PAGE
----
China Q1 GDP, Illustrated

NBS released GDP numbers for Q1 yesterday, surprising on the upside (1.3% q/q vs. 0.6% Bloomberg consensus, not annualized; 4.8% y/y vs. 4.4%).

Figure 1: Real GDP, 100 mn 2015 CNY, not seasonally adjusted (blue, left log scale), and IMF forecast from January WEO (blue square), and index, 2019Q1=1 (red, right log scale), and forecast from January WEO (red square). Index cumulated from reported growth rates. Source: NBS, and IMF WEO (January 2022), and author’s calculations.

Chinese industrial production in March also surprised on the upside (5.0% y/y vs. 4.5% consensus) as did fixed asset investment (9.3% y/y vs 8.5% consensus). However, retail sales were down 3.5% y/y vs. down 1.65% consensus reflecting the latest Covid shutdown. (On the latter, see here on production impacts).

From Reuters:

Final consumption accounted for 69.4% of China’s first-quarter GDP growth, down from its 85.3% share in the fourth quarter of 2021, data from NBS showed.

“Even if the Q1 GDP growth is larger than the 4.0% growth in Q4, it’s still far away from China’s annual target of 5.5% growth. March’s growth is severely impacted by the anti-virus curbs, reflected by the greatly hit consumption in the service sector,” said Wang Jun, chief economist at Zhongyuan Bank.

“Second quarter this year will suffer greater pressure, and to what extent the economy loses steam will depend on whether China would make flexible adjustments to its anti-virus measures and offer greater support via its macro policy,” said Wang.

The real estate sector is still continuing to threaten overall growth.

Home sales by value in March slumped 26.17% year-on-year, the biggest drop since January-February 2020, according to Reuters calculations, pointing to a deepening downturn in the property market.

I’m setting aside questions about the accuracy of the official series, as discussed in this post (regarding Q3 numbers). You can see the Fernald, Hsu and Spiegel CCAT series up to 2021Q4 here (where the tracking indicates slightly less growth than the official 4 quarter growth rate).

The IMF will be presenting its April 2022 WEO forecasts tomorrow. Watch to see the revision!

Update, 1:30pm Pacific:

Brendan McKenna at Wells Fargo presents a heat map for the Chinese economy. Note the deterioration for March (recalling we’re midway through April) – lots of the recent Covid shutdowns are not reflected in these data.

14 thoughts on “China Q1 GDP, Illustrated

  1. pgl

    “Home sales by value in March slumped 26.17% year-on-year”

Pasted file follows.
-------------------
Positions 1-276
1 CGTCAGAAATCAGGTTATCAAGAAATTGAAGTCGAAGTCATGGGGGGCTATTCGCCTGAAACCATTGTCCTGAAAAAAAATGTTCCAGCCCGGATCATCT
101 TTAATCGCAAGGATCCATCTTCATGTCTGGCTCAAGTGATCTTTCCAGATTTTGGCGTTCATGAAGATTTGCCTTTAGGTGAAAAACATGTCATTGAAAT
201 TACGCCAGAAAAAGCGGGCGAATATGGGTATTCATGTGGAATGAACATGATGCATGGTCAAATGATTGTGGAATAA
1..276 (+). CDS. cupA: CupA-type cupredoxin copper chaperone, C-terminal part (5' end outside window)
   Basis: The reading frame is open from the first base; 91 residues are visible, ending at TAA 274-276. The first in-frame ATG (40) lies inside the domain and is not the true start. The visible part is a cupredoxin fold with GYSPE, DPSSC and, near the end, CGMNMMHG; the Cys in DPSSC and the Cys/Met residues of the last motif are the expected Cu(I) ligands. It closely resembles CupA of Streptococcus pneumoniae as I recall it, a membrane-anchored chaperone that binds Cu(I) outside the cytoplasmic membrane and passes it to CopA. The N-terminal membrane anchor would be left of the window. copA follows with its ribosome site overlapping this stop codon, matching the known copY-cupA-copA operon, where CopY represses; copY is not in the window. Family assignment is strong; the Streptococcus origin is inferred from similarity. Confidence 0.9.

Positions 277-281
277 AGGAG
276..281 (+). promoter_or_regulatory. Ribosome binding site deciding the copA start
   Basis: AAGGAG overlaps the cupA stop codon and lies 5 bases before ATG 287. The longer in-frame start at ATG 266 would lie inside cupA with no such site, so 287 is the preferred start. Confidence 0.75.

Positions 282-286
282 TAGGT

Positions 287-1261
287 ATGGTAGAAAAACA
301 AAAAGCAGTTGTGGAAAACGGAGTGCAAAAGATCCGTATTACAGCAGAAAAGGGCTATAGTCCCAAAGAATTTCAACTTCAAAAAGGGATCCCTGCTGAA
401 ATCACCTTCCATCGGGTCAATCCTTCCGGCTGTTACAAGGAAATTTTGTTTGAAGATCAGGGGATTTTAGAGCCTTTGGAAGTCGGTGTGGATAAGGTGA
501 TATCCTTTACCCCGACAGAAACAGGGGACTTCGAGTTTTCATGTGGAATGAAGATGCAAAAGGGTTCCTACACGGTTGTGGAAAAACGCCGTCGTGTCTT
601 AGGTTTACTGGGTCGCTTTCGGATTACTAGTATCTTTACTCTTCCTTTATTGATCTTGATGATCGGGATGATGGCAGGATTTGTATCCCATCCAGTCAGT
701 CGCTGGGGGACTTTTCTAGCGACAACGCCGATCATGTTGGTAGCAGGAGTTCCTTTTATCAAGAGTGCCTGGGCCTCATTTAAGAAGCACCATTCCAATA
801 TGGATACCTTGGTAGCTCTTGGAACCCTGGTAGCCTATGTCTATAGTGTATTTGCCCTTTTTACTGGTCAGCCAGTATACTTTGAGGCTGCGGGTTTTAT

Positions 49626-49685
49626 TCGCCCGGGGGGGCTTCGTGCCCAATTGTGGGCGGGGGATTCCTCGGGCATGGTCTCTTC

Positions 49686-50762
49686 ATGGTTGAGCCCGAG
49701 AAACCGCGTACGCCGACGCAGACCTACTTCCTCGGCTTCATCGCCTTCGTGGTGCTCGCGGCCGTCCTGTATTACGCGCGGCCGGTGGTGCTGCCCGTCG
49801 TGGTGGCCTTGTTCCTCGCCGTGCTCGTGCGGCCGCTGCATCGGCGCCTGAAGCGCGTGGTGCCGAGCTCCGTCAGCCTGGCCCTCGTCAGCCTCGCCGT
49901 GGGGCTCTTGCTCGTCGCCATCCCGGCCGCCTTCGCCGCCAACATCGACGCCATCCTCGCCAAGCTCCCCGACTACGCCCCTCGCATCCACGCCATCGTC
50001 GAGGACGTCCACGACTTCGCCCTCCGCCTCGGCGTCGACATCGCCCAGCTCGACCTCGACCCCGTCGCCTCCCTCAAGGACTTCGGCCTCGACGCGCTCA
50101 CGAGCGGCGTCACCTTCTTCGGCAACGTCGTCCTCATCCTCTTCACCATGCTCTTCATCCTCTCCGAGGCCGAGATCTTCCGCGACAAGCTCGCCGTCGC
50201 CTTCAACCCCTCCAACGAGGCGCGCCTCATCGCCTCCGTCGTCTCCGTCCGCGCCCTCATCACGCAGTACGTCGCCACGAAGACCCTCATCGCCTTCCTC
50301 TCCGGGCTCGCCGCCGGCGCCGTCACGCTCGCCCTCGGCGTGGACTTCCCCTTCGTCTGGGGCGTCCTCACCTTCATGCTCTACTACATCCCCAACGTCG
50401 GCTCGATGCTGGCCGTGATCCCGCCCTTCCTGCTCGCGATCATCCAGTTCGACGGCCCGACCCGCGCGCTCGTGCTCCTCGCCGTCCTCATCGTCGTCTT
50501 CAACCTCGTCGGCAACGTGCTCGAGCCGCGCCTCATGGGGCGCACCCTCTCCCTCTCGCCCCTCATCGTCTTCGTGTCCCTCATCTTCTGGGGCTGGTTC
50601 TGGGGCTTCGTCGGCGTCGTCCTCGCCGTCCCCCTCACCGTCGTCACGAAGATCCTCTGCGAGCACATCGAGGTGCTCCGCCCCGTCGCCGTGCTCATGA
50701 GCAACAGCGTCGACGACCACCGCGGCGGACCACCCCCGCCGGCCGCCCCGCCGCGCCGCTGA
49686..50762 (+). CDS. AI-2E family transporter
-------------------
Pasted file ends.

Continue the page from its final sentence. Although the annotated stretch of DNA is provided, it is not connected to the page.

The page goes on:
So when is Princeton Steve going to take a victory lap? Oh wait – this is the Chinese housing market. The US market is still roaring.

  2. Moses Herzog

    China GDP “surprised to the upside”. This is a new venture for Menzie, providing comedy relief.

    In next week’s sitcom episode China reports a negative economic number and Menzie faints into the arms of his dept Dean. Then the entire cast takes a trip to Hawaii. This is really must watch TV people, in the final climax episode commenter “ltr” arm wrestles Menzie to see if Chinese property companies get access to international bond markets.

  3. ltr

    April 18, 2022

    China’s GDP expands 4.8% in Q1 despite COVID-19 disruptions

    China’s gross domestic product (GDP) expanded 4.8 percent year on year in the first quarter (Q1) of 2022, despite disruptions caused by the resurgence of COVID-19 cases and uncertainties in the international environment, the National Bureau of Statistics (NBS) said on Monday.

    The figure beats the forecasts of 4.4 percent and 4.3 percent by Reuters and Bloomberg economists, respectively.

    The quarterly result is supported by a strong January-February economic recovery. Retail sales grew by 6.7 percent, while fixed-asset investment rose by 12.2 percent during the period.

    Quarterly growth slowed from 1.6 percent in Q4 of 2021 to 1.3 percent.

    China’s per capita disposable income came in at 10,345 yuan ($1,623) in Q1, a nominal increase of 6.3 percent year on year, NBS data showed.

    Retail sales slow

    Retail sales slumped by 3.5 percent in March, weighing the Q1 retail sales growth down to 3.3 percent.

    The retail sales of commodities increased 3.6 percent, and revenue from catering was up 0.5 percent year on year in Q1.

    “The main drags of the economy were weak consumption and property investment,” said Wang Dan, a chief economist at Hang Seng Bank, pointing to the fast-growing e-commerce sector.

    Online retail sales of physical goods rose 8.8 percent in Q1, accounting for 23.2 percent of the total retail sales, data showed.